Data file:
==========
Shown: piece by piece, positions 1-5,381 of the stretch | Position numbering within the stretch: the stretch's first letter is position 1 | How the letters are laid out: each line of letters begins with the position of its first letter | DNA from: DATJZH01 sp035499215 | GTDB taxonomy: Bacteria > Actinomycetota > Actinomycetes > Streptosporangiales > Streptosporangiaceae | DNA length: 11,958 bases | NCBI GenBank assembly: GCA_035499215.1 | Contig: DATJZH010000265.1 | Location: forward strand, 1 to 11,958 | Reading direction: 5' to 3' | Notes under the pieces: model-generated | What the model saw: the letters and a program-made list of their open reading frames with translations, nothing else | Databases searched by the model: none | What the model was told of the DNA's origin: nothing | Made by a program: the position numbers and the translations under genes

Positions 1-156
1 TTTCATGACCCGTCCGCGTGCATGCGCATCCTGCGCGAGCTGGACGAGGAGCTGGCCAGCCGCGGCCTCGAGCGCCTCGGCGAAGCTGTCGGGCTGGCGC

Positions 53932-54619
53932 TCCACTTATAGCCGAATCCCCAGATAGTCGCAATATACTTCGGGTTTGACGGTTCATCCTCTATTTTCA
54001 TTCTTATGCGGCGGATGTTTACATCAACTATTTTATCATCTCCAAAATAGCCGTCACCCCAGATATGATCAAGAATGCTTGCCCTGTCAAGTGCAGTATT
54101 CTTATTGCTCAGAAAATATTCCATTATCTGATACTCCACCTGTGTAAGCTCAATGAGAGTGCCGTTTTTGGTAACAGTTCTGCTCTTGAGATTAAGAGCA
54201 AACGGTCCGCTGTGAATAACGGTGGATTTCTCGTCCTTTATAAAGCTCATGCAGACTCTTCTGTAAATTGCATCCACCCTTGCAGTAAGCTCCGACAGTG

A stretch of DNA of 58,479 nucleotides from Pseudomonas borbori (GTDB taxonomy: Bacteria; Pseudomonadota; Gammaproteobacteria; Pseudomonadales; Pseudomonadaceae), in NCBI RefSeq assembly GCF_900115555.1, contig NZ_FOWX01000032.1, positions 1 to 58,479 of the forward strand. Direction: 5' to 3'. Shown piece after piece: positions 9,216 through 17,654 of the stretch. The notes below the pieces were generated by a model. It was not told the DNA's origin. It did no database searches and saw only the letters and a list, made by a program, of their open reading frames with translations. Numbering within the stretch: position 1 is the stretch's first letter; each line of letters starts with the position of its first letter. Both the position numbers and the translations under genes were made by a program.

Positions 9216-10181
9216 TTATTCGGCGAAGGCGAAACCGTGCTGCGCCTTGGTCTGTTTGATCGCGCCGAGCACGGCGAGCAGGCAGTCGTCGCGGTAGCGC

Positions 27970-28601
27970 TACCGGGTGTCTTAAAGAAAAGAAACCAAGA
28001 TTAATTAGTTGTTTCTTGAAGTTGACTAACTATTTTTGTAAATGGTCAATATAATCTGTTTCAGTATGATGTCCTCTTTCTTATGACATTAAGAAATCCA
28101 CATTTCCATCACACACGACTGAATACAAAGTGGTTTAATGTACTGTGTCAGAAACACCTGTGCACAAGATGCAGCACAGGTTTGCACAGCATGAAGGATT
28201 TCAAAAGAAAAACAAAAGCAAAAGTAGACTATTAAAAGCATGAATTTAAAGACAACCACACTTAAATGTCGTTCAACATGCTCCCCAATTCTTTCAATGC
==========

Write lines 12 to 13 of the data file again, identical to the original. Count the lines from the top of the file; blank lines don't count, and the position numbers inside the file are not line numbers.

Positions 27970-28601
27970 TACCGGGTGTCTTAAAGAAAAGAAACCAAGA